With Fixing The Greenfield Bridge, Funding's Not The Biggest Problem
City of Bridges: The following report is the second is a three-part series examining the status of Pittsburgh bridges as the Pennsylvania Legislature considers funding for transportation infrastructure.
Hundreds of bridges in Allegheny County alone are overdue for repairs or upgrades, and whatever happens in the final weeks of the legislative session, it’s unlikely lawmakers will approve funding for all of them.
But sometimes funding isn’t the biggest issue. Take, for example, the 300-foot Greenfield Bridge over the Parkway East. It's due for demolition and reconstruction late next year, and funding for the $17 million project is already in hand. Pittsburgh is set to pick up 5 percent of the tab, with the state contributing another 15 percent and the federal government paying the rest.
While that’s no small chunk of change, the biggest impact may come with the work itself. It’s expected to close the Parkway for about a week, and cut off a major conduit linking Oakland with Greenfield and Squirrel Hill for at least a year.
Unlike many structurally deficient bridges in the area, there's no danger — real or theoretical — of a structural failure that would affect its users.
"There’s not a public safety risk," said bridge designer Patrick Miner, "other than falling chunks of concrete."
Miner, a civil engineer with a local firm, referred to a series of mishaps in the 1980s and ‘90s that prompted officials to wrap the bridge in a protective mesh, and later to build an entirely separate structure underneath it.
That subdeck is there for the sole purpose of shielding the Parkway from errant bits of masonry, like the 10-inch piece of debris that allegedly injured a driver in 2003. Though there’s nothing structurally wrong with the bridge, the concrete it’s built from inevitably cracks, letting in moisture that corrodes the steel reinforcements within.
"It’s kind of like the Hulk when he gets angry and his clothes rip off," Army Corps engineer Katie Bates said. "The rebar is getting corroded and rusting, and it expands. And just like the Hulk throwing off his clothes, the rebar is casting off its concrete."
Over the years that aging concrete has become the Greenfield Bridge’s greatest liability. But back in 1923, when concrete was first coming into its own as a modern building material, it was a major architectural showpiece for Pittsburgh.
"At the time it was built it was the largest single span concrete bridge in the U.S.," Bates said.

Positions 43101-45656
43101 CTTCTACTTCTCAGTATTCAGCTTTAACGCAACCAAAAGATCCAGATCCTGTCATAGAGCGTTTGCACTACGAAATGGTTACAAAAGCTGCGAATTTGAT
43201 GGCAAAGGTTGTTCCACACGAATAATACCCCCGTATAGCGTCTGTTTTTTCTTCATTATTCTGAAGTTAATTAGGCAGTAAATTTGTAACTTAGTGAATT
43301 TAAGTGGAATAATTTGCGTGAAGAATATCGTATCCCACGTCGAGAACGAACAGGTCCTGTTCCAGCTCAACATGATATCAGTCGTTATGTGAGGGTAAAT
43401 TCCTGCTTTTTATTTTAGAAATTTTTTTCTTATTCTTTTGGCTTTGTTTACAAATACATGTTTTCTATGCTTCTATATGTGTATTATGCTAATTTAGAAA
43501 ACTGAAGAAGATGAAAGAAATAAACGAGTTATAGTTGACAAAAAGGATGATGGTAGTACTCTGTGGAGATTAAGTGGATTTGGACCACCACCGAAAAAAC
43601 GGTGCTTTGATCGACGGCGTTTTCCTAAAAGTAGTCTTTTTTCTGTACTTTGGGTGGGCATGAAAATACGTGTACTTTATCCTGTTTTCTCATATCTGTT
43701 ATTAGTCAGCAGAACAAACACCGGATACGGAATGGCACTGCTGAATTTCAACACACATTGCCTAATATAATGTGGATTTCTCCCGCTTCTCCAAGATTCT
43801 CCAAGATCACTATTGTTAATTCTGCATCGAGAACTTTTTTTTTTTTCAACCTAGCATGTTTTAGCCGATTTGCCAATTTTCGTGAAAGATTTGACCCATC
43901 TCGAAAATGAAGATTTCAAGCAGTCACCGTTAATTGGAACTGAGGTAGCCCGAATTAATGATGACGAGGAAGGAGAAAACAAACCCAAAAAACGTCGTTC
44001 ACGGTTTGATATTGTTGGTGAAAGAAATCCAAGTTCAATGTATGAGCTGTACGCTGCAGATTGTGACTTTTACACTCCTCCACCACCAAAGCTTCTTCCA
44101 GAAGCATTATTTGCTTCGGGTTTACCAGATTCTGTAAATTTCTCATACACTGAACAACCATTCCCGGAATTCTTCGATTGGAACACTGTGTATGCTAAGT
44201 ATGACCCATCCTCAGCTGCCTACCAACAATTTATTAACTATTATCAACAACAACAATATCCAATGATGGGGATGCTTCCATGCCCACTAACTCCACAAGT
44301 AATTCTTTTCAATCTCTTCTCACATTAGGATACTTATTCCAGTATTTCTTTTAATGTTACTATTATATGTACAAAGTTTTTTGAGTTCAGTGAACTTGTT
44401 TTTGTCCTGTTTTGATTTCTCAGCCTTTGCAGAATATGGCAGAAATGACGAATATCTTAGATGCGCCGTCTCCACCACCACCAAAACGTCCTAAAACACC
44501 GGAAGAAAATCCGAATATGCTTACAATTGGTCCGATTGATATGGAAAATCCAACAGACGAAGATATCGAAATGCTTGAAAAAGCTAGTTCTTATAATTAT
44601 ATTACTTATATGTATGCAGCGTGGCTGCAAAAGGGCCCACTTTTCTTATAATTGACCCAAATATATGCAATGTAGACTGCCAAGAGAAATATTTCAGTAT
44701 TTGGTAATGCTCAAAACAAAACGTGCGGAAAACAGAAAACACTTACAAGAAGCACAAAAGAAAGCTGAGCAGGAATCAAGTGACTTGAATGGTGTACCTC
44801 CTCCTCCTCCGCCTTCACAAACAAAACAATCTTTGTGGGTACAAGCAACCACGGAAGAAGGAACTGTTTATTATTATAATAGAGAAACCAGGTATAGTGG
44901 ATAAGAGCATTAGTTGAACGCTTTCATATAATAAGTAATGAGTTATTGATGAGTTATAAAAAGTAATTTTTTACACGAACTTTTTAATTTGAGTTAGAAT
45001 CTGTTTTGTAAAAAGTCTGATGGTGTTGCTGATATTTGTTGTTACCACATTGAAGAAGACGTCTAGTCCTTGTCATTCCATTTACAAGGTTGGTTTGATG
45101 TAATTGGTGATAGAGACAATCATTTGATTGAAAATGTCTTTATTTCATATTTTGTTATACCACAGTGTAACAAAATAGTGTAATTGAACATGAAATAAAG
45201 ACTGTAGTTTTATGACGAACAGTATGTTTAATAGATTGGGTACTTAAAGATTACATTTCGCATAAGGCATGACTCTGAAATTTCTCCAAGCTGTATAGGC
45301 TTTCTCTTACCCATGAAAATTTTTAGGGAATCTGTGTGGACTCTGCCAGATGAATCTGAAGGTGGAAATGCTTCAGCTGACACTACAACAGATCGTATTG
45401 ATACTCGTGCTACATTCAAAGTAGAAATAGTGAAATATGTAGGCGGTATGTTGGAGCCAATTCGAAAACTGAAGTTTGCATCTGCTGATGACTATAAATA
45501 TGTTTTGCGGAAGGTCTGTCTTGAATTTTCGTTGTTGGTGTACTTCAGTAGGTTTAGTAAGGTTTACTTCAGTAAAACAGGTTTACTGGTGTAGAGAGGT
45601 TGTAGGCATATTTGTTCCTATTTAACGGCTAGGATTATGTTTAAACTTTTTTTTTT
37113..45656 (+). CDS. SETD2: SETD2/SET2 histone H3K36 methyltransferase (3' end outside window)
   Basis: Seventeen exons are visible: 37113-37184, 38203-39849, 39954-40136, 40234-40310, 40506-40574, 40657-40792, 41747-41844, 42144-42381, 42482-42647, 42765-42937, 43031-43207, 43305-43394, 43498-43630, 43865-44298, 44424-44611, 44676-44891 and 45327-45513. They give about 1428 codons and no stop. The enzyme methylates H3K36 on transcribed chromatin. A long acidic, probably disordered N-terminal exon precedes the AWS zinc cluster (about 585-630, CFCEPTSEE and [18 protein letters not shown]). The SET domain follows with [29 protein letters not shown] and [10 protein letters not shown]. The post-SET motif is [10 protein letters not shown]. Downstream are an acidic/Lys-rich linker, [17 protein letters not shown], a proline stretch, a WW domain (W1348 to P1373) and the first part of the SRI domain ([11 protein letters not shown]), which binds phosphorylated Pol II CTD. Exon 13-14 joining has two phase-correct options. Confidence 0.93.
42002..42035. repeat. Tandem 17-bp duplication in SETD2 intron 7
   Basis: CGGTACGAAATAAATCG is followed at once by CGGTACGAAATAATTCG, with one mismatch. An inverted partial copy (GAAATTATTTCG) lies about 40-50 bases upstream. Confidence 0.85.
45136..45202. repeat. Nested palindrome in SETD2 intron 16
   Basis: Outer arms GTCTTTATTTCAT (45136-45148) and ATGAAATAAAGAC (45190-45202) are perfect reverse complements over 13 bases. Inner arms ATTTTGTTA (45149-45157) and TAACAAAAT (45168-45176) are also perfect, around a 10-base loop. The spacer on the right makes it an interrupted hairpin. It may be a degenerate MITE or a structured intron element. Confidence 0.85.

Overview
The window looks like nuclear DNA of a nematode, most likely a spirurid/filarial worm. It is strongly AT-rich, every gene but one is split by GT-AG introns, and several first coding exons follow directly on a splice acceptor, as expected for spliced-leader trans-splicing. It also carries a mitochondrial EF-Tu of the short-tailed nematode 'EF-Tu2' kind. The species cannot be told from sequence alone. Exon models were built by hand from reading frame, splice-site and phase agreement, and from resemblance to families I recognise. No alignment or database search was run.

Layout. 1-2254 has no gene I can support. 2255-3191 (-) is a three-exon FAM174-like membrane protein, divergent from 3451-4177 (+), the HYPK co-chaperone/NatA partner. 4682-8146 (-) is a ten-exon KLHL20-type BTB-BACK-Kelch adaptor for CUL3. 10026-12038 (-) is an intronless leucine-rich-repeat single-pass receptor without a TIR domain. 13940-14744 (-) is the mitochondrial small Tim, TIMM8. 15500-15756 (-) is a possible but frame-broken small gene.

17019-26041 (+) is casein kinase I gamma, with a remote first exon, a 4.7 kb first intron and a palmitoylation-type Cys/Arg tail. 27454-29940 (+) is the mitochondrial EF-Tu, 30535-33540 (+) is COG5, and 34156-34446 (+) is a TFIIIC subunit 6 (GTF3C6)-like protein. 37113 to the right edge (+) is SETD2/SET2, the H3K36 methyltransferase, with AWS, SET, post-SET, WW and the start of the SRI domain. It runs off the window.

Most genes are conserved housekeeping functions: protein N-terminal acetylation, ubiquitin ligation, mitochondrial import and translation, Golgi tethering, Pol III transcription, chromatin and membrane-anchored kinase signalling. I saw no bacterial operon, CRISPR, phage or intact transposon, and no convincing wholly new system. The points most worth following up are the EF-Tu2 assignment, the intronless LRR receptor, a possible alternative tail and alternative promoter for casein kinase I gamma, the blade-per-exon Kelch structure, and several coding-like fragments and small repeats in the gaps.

It wasn’t always this ugly, either. In fact, it’s a prominent example of the early 20th-century City Beautiful movement in public architecture — an offshoot of the era’s progressive politics, which sought to to instill civic virtue in the populace through aesthetically ambitious projects. You can see the movement’s influence all over town, in structures like the 1903 Penn Station building on Liberty Avenue.
The coming redesign will honor that architectural legacy by replicating the bridge’s original form-factor, upgraded to steel construction, and retaining or re-creating some of the original ornamental elements. It will also add bike lanes and a wider pedestrian walkway.
"This will be a beautiful design when it’s all said and done," Miner said.
But that’s looking ahead more than two years. First, the old bridge will have to come down, in late 2014.
"Get your popcorn," Bates said. "They’re going to close the freeway for a week and put 10 feet of dirt on top of it. Then they’re going to implode the bridge, and the bridge will collapse on said pillow of dirt, so you’ll see not only the explosion but a really cool ‘poof’ when the rubble hits the freeway."
After the mess is cleaned up, PennDOT says the Parkway should be reopened in early 2015. But it will take another year before the new bridge is ready for use. During that time, residents in surrounding neighborhoods can look forward to heavier and more widespread congestion, as Oakland commuters headed for the outbound Parkway East seek out detours from a short list of possible alternatives, none them very good.
Those kinds of impacts are real, if harder to measure in dollars and cents. But according to PennDOT’s estimates, a less disruptive rehab of the existing bridge would cost just as much, and would buy only a few more decades of use.
Funding for the project itself is not at issue in this case. But the Greenfield Bridge can serve as a cautionary tale: It’s a glimpse into the possible future of any number of perfectly good spans that are wearing out faster than they otherwise might, for lack of consistent maintenance and repairs.
"Frequently you’ll see infrastructure outliving its designed lifespan, and it becomes more expensive when that happens, especially if you’ve been deferring maintenance for other reasons," Bates said. "You can find that it’s a lot more expensive, it takes a lot more time than it would have if you’d done the maintenance 10 or 20 or 30 years ago."